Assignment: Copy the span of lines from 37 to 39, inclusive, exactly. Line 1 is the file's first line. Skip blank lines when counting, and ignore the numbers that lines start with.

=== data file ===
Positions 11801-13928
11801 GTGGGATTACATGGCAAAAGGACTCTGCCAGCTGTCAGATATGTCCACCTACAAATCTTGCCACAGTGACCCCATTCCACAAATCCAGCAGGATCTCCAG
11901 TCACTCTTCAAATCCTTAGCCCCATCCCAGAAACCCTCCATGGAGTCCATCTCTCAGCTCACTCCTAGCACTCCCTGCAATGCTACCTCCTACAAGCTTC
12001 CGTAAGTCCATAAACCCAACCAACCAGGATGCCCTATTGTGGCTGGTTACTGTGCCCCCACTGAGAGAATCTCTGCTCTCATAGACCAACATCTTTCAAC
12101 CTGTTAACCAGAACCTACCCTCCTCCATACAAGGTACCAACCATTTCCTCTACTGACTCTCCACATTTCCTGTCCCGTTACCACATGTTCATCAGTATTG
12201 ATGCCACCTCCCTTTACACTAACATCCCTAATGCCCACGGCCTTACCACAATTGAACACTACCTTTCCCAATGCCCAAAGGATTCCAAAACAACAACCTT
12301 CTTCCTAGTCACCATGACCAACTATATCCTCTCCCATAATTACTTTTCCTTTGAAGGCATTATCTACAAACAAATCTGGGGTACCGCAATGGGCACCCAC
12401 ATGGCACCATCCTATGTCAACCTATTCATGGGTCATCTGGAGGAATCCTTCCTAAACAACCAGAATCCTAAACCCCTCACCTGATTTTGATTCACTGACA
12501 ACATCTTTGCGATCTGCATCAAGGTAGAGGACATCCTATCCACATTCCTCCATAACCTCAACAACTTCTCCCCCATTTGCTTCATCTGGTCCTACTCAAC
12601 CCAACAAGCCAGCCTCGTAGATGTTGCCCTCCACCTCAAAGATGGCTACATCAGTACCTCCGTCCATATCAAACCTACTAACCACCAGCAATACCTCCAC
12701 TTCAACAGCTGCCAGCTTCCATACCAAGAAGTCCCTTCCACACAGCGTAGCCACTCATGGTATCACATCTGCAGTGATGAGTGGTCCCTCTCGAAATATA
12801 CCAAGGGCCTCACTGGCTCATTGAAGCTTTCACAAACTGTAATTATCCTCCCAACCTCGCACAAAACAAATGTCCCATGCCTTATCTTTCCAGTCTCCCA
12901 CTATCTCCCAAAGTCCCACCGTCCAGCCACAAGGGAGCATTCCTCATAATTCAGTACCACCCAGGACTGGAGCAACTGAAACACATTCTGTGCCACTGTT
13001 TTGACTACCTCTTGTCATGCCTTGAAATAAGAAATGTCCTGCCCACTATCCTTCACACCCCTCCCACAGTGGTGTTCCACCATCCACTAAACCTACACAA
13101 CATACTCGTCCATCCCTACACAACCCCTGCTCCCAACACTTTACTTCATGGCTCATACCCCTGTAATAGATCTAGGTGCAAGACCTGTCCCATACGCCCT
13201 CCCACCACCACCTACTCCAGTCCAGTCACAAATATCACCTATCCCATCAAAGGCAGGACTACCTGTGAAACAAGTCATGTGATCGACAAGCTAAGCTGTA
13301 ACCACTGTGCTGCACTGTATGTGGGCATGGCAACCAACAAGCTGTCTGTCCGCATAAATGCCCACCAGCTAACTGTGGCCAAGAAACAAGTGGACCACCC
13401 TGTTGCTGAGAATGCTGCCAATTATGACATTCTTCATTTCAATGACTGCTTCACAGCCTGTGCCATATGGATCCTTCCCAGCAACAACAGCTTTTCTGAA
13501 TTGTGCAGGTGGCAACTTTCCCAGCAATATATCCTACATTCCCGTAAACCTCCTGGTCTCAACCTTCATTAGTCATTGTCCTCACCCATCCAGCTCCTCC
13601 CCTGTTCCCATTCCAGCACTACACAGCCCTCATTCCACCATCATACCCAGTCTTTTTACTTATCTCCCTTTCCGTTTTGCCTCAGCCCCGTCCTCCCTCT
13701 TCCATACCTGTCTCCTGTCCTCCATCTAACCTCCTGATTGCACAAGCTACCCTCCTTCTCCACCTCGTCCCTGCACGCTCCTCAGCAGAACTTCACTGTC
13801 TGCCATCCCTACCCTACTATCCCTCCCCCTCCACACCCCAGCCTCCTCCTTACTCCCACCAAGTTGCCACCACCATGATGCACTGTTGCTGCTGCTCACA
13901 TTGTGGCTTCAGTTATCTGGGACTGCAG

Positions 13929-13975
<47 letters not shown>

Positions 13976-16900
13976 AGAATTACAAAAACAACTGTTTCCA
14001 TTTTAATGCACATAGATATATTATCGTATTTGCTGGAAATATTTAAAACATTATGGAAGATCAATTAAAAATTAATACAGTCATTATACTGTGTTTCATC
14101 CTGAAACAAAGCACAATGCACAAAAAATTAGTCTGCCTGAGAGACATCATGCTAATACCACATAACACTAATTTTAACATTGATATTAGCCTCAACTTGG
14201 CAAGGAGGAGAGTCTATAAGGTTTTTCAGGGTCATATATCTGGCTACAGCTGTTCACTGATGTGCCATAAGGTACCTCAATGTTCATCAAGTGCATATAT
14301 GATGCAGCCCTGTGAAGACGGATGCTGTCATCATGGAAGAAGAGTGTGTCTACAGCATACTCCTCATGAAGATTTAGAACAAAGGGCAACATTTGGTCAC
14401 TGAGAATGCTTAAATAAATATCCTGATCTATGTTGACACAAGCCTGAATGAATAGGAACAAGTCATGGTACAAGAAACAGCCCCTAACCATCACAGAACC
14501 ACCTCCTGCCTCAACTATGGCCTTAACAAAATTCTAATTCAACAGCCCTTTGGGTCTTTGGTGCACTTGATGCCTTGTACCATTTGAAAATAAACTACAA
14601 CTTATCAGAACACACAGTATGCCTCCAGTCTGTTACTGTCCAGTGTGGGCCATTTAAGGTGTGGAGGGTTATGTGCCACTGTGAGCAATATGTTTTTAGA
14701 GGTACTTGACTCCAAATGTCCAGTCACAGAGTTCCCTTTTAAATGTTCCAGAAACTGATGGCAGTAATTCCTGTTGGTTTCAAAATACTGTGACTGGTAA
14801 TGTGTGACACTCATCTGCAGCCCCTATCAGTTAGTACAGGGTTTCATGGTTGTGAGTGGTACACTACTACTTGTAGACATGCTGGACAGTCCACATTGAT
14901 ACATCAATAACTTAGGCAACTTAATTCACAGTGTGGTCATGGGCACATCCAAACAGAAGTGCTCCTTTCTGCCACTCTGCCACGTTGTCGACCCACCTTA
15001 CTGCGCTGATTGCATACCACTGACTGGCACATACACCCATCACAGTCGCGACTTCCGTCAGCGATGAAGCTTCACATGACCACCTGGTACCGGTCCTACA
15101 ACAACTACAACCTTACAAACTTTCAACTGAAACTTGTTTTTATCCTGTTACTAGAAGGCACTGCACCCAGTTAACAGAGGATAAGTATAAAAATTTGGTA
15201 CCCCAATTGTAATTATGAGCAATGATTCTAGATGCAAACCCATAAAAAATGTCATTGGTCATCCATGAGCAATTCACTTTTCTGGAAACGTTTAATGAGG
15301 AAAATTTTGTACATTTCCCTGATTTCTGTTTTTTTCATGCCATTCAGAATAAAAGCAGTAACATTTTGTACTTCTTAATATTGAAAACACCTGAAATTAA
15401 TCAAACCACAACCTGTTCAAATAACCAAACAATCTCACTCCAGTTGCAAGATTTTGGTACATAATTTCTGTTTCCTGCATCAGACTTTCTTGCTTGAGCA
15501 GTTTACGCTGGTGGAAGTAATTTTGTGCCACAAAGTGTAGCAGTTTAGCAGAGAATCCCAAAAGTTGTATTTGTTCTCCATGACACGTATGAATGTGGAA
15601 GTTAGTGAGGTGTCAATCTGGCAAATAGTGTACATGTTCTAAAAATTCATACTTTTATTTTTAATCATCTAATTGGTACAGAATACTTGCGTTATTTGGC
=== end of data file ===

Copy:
14901 ACATCAATAACTTAGGCAACTTAATTCACAGTGTGGTCATGGGCACATCCAAACAGAAGTGCTCCTTTCTGCCACTCTGCCACGTTGTCGACCCACCTTA
15001 CTGCGCTGATTGCATACCACTGACTGGCACATACACCCATCACAGTCGCGACTTCCGTCAGCGATGAAGCTTCACATGACCACCTGGTACCGGTCCTACA
15101 ACAACTACAACCTTACAAACTTTCAACTGAAACTTGTTTTTATCCTGTTACTAGAAGGCACTGCACCCAGTTAACAGAGGATAAGTATAAAAATTTGGTA